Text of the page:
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THE possibility of a snap general election after a no-deal Brexit appears to be growing after No 10 cancelled government advisers’ holiday until after October 31.
The advisers received an email on Thursday from Boris Johnson’s chief of staff Edward Lister saying that they cannot take any holiday until after the date that Britain is due to leave the European Union due to “serious work to be done,” it was reported yesterday.
Mr Lister also said that compensation would be considered “on a case-by-case basis” for those who had already booked leave.
Earlier this week, former supreme court judge Lord Sumption stated that MPs could only prevent a no-deal Brexit and general election by tabling a confidence vote in Mr Johnson and successfully forming a new government in the 14 days before an election would be automatically triggered.
On Friday, senior Labour and Liberal Democrat figures clashed over their parties’ apparent willingness to place conditions on any unity government or coalition prepared to stop a no-deal Brexit.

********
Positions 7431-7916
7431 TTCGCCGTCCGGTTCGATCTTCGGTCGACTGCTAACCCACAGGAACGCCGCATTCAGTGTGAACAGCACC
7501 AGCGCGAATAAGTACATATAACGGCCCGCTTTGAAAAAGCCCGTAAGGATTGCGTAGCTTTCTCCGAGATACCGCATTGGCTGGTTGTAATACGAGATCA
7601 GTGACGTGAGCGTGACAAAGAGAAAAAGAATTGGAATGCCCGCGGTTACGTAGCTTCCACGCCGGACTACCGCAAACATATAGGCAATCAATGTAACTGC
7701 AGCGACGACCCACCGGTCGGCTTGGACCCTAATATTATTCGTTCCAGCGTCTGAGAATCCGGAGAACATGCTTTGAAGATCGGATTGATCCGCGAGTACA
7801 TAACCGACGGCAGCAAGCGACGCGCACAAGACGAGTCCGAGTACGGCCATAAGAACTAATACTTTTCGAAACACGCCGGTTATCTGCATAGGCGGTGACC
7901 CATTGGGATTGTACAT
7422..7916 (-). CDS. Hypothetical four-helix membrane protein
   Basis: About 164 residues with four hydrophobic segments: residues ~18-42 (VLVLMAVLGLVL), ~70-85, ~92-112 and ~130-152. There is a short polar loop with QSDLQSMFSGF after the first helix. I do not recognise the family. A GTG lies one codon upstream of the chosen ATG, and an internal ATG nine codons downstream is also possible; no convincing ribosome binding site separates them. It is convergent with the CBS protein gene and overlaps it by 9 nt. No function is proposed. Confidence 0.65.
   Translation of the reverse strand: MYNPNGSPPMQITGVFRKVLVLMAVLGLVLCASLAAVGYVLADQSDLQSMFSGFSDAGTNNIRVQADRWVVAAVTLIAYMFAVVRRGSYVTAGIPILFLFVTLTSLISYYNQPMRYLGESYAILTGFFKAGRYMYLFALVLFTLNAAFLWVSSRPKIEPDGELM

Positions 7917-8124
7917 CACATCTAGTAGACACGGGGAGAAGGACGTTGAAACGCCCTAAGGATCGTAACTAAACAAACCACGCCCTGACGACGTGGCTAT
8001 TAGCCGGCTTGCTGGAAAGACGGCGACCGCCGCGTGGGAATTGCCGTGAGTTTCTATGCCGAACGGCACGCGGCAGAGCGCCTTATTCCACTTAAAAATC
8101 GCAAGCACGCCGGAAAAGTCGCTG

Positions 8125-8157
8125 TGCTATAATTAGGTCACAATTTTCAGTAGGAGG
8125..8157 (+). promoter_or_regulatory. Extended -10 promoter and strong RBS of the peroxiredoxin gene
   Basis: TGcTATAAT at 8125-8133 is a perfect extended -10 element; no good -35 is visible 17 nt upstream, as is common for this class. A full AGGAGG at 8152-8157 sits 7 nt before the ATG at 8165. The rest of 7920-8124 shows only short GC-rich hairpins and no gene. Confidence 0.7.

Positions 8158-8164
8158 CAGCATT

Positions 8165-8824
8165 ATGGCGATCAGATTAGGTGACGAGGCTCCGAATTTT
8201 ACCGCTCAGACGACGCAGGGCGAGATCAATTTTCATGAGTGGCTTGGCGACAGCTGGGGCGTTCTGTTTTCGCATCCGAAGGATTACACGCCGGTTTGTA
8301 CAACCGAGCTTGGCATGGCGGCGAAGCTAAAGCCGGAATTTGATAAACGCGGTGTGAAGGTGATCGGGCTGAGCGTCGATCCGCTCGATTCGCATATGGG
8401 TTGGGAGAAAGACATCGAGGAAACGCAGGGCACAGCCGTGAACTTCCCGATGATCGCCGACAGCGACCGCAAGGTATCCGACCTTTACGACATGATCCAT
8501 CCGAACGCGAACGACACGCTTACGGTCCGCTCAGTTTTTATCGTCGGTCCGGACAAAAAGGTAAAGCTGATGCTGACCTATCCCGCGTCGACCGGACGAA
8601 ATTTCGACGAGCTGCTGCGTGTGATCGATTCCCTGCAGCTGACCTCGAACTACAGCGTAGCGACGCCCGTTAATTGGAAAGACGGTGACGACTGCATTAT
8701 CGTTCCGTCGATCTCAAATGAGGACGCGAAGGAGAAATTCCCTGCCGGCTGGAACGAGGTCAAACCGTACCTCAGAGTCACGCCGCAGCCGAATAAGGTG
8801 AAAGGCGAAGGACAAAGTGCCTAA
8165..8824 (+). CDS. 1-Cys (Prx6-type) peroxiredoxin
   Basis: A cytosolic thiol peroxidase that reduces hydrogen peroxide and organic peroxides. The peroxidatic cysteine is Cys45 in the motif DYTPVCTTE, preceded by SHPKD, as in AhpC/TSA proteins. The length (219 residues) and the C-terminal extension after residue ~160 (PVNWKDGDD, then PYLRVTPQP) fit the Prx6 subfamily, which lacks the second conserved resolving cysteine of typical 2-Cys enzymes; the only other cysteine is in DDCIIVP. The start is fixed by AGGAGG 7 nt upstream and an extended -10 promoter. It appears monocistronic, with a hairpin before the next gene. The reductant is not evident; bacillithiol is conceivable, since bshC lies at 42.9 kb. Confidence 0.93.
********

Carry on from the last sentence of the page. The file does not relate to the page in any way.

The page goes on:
Shadow chancellor John McDonnell has said Labour would attempt to form a government in the 14 days following a confidence vote but ruled out Labour backing any unity government candidate, such as Ken Clarke or Dominic Grieve.
Labour has said any MP wishing to stop a no-deal Brexit should give their backing to Jeremy Corbyn’s bid to form a government.
But former Labour MP turned Lib Dem Chuka Umunna claimed a “substantial minority” of Labour MPs would not support their own party leader being prime minister.
In response, Mr McDonnell tweeted: “Umunna [is] making it clear that he’s putting his personal animosity towards Jeremy Corbyn and Labour before the interests of the country.
“The Lib Dems are clearly willing to watch the economy crash before they will put their party interests to one side.”
It comes after Mr Corbyn wrote to Cabinet Secretary Sir Mark Sedwill on Thursday accusing Mr Johnson of plotting an “unprecedented, unconstitutional and anti-democratic abuse of power.”
In his letter, he demanded urgent clarification of the purdah rules, which are meant to prevent the government taking major policy decisions, including no-deal Brexit, during an election campaign.
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